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Manitoba History: Review: Helen Coy, FitzGerald as Printmaker: A Catalogue raisonné of the First Complete Exhibition of the Printed Works

by Angela E. Davis
University of Manitoba

Manitoba History, Number 9, Spring 1985

This article was published originally in Manitoba History by the Manitoba Historical Society on the above date. We make it available here as a free, public service.

Please direct all inquiries to

FitzGerald as Printmaker: A Catalogue raisonne of the First Complete Exhibition of the Printed Works. Helen Coy. Winnipeg: University of Manitoba Press, 1982. 116 pp., ill., ports. ISBN 0-88755-129-7.

This book is a most welcome addition to the slowly accumulating literature on one of Canada’s truly individual artists. Born in Winnipeg in 1890, Lionel LeMoine FitzGerald was Manitoba’s first artist of national and international stature. With the exception of six months during the winter of 1921-22 at the New York Art Students League and two winters in British Columbia, FitzGerald spent the whole of his working career as an artist in Winnipeg. He exhibited at the Royal Canadian Academy in 1913 and in 1918 his painting “Late Fall, Manitoba” was purchased by the National Gallery. In 1929 he was appointed principal of the Winnipeg School of Art, a position he held until 1949, retiring only seven years before his death. His own work, in consequence, was fitted outside the hours of a demanding schedule of teaching and administration. That he managed to retain his own unique approach to art is, therefore, all the more remarkable.

The work of many of western Canada’s early artists suffered from a lack of understanding on the part of eastern critics: FitzGerald’s was no exception. In 1939, for example, the Montreal critic John Lyman said that FitzGerald’s was “the work of a chaste and frigid virgin of art,” [1] and in 1943 William Colgate referred to it as consisting of “vignettes ... somewhat vague and unfinished.” [2] It was the refinement and delicacy of his work which the critics appear to have had difficulty in accepting. As Ann Davis has noted in her study of FitzGerald’s North American influences, “[h]is work is such that it does not fall into neat packages of style and periods.” [3] It was, however, clearly recognized as important by his fellow artists. By 1928, in spite of artistic and philosophical differences between them, he was in regular correspondence with J. E. H. MacDonald and other members of the Group of Seven. Works were bought by Lawren Harris and Bertram Brooker. In 1932 he was invited to become an official member of the Group of Seven and to take part in their exhibitions. As J. Russell Harper points out, however, his contribution “was so individualistic that he scarcely seems to belong.” [4] This individuality is equally present in the prints. They were made, with a few exceptions, between 1922 and 1934, and successfully demonstrate how, within the limitations of his chosen subject matter, FitzGerald worked out his concern for line as the basis of his artistic style. Using the context of the prairie urban environment in which he lived, he was able to follow through his belief that an artist should present “one’s own thoughts in one’s own manner.” [5]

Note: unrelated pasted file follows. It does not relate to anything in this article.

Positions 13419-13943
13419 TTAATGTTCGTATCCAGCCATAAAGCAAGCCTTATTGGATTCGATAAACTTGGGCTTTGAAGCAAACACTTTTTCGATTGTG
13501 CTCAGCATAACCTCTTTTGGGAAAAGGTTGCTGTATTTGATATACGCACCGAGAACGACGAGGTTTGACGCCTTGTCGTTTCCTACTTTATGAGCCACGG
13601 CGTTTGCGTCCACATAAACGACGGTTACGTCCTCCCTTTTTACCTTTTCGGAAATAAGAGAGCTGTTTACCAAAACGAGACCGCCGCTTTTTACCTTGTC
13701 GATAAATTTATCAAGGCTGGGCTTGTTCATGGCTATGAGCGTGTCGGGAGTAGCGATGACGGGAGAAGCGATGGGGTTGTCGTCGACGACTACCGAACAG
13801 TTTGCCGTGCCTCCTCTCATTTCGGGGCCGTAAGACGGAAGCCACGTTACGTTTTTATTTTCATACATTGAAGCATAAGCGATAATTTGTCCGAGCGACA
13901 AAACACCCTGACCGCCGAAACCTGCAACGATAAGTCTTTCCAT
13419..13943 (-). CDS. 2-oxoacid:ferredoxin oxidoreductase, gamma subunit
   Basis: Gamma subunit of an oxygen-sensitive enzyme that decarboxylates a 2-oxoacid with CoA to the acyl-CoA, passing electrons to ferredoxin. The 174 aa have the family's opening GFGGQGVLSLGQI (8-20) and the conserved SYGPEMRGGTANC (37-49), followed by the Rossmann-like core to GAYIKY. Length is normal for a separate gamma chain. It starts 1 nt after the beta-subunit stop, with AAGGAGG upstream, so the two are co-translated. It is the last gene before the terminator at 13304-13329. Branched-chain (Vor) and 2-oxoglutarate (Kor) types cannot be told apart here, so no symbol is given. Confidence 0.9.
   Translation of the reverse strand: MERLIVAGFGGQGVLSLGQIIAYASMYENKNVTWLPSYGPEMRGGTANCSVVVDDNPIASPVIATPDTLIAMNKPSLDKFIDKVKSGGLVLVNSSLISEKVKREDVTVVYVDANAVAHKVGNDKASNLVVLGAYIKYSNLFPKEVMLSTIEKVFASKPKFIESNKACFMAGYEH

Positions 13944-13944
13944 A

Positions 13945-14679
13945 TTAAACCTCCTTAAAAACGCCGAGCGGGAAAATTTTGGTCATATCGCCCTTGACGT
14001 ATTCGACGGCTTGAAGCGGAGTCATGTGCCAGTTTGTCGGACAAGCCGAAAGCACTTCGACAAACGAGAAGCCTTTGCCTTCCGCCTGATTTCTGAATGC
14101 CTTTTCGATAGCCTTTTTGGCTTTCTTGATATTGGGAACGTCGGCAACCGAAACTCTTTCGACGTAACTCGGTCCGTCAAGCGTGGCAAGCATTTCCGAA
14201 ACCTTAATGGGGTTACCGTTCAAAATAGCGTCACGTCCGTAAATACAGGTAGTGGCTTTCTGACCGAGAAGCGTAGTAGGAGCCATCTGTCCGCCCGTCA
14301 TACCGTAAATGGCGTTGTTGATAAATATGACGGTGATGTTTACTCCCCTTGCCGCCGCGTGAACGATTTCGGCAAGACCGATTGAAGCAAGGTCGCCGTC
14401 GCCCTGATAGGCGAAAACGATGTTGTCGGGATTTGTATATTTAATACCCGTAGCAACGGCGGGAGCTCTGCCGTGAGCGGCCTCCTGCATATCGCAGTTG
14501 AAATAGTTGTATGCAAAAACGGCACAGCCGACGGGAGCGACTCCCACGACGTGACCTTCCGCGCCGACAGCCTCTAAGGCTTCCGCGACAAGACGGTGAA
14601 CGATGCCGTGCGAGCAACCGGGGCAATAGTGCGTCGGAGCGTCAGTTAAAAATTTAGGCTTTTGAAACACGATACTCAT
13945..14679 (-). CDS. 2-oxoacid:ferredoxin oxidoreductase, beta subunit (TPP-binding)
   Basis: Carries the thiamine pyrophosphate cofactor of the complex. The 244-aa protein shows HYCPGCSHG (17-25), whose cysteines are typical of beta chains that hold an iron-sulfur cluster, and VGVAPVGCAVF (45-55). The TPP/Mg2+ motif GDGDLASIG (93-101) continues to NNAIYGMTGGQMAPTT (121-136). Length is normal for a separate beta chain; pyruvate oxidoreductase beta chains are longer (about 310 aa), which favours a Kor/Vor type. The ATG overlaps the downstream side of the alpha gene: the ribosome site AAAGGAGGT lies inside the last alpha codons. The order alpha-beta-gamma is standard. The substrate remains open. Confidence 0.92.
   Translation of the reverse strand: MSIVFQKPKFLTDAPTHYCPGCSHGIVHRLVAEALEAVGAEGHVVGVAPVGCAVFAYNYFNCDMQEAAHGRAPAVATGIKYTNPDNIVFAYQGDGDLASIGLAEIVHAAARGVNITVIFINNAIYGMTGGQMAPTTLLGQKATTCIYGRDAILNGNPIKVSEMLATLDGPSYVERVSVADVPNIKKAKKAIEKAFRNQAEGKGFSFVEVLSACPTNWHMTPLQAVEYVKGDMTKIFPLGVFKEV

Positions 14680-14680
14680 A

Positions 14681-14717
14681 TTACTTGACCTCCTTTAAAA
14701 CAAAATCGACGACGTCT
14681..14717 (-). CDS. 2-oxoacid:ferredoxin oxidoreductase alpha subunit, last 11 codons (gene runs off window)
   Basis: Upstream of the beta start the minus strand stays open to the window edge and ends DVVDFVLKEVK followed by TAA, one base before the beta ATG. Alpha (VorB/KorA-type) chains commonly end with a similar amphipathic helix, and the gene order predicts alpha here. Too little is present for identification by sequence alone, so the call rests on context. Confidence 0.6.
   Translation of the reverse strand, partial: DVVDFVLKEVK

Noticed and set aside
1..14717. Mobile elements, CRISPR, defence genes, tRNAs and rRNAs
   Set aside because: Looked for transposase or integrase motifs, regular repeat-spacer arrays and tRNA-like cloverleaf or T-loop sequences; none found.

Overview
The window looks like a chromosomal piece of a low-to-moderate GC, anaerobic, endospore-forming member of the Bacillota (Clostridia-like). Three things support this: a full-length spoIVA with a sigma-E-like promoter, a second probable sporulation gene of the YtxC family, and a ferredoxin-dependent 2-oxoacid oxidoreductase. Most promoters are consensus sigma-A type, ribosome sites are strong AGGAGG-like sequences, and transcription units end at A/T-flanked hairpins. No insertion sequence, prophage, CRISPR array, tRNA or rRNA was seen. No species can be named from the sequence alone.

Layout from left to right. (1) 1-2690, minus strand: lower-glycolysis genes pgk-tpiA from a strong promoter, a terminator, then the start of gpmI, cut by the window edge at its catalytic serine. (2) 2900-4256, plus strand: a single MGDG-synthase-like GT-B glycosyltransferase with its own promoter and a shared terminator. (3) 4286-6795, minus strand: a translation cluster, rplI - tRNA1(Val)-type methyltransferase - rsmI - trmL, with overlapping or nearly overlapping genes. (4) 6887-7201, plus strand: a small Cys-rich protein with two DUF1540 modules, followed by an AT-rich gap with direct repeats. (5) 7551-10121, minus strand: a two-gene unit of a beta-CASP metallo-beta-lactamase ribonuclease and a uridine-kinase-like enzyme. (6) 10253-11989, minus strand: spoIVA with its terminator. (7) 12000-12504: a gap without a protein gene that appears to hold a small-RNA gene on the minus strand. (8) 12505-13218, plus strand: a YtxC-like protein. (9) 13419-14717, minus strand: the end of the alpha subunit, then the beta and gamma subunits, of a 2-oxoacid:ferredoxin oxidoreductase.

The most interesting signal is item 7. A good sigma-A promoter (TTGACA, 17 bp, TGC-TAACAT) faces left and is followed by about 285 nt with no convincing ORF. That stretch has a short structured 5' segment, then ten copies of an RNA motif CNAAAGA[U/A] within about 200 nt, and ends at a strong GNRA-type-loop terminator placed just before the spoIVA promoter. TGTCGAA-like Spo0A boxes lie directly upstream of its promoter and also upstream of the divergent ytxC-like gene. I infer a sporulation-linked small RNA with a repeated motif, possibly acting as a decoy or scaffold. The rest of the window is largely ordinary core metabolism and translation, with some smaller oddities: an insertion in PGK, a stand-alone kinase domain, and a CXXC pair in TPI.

The value of FitzGerald as Printmaker is that it can be enjoyed by scholar and lay-person alike. As the catalogue raisonne of the first complete exhibition of FitzGerald’s printed works, helc at Gallery 1.1.1. from March 17 to April 15, 1982, it will be a most useful reference work for art historians and students. At the same time, it is presented in a manner easily understandable to “the common reader.” Ms. Coy has included a short biography with special reference to the influences of other graphic artists, an extremely interesting description of FitzGerald’s print-making method by Professor Arnold Saper, notes written by FitzGerald on his processes, and a glossary of printing terms. The prints themselves are presented in four groups (fine art, Christmas card relief prints, utility prints, and monoprints). They are in chronological order and all relevant information is provided with each print, including valuable contextual details. The standard of reproduction is excellent, curiously giving the reader an advantage over those who attended the exhibition itself. There, because the fragility of some works necessitated the use of subdued lighting, one viewer, at least, was prevented from full appreciation of FitzGerald’s graphic art. Ms. Coy has fortunately rectified this with her admirable catalogue.


1. Quoted in Helen Coy, FitzGerald as Printmaker, p. 15.

2. William Colgate, Canadian Art: Its Origins and Development (Toronto: McGraw-Hill Ryerson Ltd., 1967), p. 180.

3. Ann Davis, “Lionel LeMoine FitzGerald: A North American Artist,” in Lionel LeMoine FitzGerald (1890-1956): The Development of an Artist. Catalogue (Winnipeg: The Winnipeg Art Gallery, 1978), p. 27.

4. J. Russell Harper, Painting in Canada: a history (Toronto: University of Toronto Press, 1978), p. 283.

5. Patricia E. Bovey, “Lionel LeMoine FitzGerald: Some European Influences on His Work,” in Lionel LeMoine FitzGerald (1890-1956), p. 101.

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